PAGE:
I’ve been using Windows as my choice of office OS for a long time. I have a Mac at home, but for office work, Windows seems like the best choice. But not Windows itself. It is the apps that make it my go-to OS and often I find myself looking at OS X and thinking, “well I’m glad I have Windows too!”
Here’s a small list of Windows apps which I use on a daily basis –
- Sublime Text 2 – the less said about this, the better. This is the King of code.
- WinSCP – you know how you want to find a simple tool to send files to your servers and just can never get the workflow right? Or you want to quickly edit your linux VPS’ .bashrc and hate ssh-ing, then opening the file in vim/nano/emacs/pico/whatevs? This is it. Easy to use and manage. Right-click-Edit to open any editable file in the right editor (mostly Sublime Text for me). Or move files in and out of servers with ease. When I want to look at large log files and can’t be bothered with the CLI, I open them in Sublime Text through WinSCP.
- mRemoteNG – I have yet to discover all the awesome features this tool has. Manage your SSH/Telnet/RDP/VNC connections in the same app, organize everything into folders and export the connections as a file in Dropbox for ultimate portability. I recently discovered that if you punch in google.com and connect using HTTP/HTTPS, mRemoteNG fires off its in-built browser for your convenience. Woah!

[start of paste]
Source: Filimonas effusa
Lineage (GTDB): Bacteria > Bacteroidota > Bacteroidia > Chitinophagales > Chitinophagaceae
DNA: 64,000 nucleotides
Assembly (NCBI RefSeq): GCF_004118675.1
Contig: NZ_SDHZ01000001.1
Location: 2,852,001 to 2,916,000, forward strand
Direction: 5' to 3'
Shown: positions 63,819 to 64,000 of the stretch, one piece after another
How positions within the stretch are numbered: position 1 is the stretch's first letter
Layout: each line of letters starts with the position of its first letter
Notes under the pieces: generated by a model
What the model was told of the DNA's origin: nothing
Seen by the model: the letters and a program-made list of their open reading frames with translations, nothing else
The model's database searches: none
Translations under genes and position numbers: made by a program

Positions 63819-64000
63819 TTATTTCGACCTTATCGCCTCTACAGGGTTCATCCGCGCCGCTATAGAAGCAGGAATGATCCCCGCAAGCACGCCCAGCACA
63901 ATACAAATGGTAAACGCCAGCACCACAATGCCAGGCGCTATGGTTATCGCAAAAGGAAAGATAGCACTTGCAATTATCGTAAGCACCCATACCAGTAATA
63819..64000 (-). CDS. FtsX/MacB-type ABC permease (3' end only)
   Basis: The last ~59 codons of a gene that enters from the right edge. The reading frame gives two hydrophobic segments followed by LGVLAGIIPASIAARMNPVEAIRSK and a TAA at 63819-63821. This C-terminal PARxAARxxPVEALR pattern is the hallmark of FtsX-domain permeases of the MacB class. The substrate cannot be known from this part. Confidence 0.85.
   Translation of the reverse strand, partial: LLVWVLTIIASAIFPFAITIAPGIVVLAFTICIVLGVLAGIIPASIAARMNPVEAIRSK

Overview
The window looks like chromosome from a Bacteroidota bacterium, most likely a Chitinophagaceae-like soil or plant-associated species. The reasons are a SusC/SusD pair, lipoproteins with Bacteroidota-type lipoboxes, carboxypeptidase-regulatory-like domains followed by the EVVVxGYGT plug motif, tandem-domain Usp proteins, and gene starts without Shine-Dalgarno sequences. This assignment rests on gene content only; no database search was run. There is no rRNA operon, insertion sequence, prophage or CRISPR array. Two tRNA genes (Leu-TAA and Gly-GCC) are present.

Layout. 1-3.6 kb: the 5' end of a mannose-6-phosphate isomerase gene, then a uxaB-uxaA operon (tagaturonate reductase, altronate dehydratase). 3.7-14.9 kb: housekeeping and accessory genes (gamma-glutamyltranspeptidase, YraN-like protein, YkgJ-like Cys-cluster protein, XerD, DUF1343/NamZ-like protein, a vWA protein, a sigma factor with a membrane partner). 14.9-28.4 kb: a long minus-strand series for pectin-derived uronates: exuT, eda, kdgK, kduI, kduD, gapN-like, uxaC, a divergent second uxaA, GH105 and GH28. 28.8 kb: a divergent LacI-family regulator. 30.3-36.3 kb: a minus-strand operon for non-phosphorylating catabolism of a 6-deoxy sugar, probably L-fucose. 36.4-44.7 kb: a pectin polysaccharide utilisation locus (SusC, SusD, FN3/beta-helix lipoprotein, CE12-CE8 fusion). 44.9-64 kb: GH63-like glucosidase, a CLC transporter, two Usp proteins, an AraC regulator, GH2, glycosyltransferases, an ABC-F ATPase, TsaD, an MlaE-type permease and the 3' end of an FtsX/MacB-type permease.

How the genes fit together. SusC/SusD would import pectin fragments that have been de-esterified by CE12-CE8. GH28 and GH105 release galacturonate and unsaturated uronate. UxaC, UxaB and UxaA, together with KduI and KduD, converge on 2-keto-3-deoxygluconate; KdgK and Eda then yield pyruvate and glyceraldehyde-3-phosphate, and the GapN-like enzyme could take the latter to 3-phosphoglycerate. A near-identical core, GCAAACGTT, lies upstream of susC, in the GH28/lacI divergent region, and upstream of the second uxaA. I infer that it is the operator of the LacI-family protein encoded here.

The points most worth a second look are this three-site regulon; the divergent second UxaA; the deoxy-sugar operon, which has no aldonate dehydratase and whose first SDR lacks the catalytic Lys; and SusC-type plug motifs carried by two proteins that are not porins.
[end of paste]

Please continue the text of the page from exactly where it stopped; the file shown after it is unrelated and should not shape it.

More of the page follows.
- Rebex Tiny SFTP Server – recently, I got a Windows VM that I needed to send some files to. It was hooked up to the network, but not really setup. I looked for a solution and found rebex through this site. This thing works like a charm! I fired it off and started the default session (username: tester, password: password). The next moment, I had connected to it using WinSCP and was throwing files at it like a pro.
- CLink – I’ve only recently added this to my workflow. It makes the Windows command line so much better. The most important thing I needed in there is a persistent history, which Microsoft has till now ignored. CLink does the job and then some!
Notice that I’m talking about a very specific environment here. I’m in the networking-software testing world. But if you’re ever in a fix about what tool to use to edit code on Windows, or fling files between two networked but not truly connected machines, or are looking for a way to SSH into your servers across the world, these are the best tools out there.
I may add tools to this list as I go about discovering what else is out there. But that’s all for now.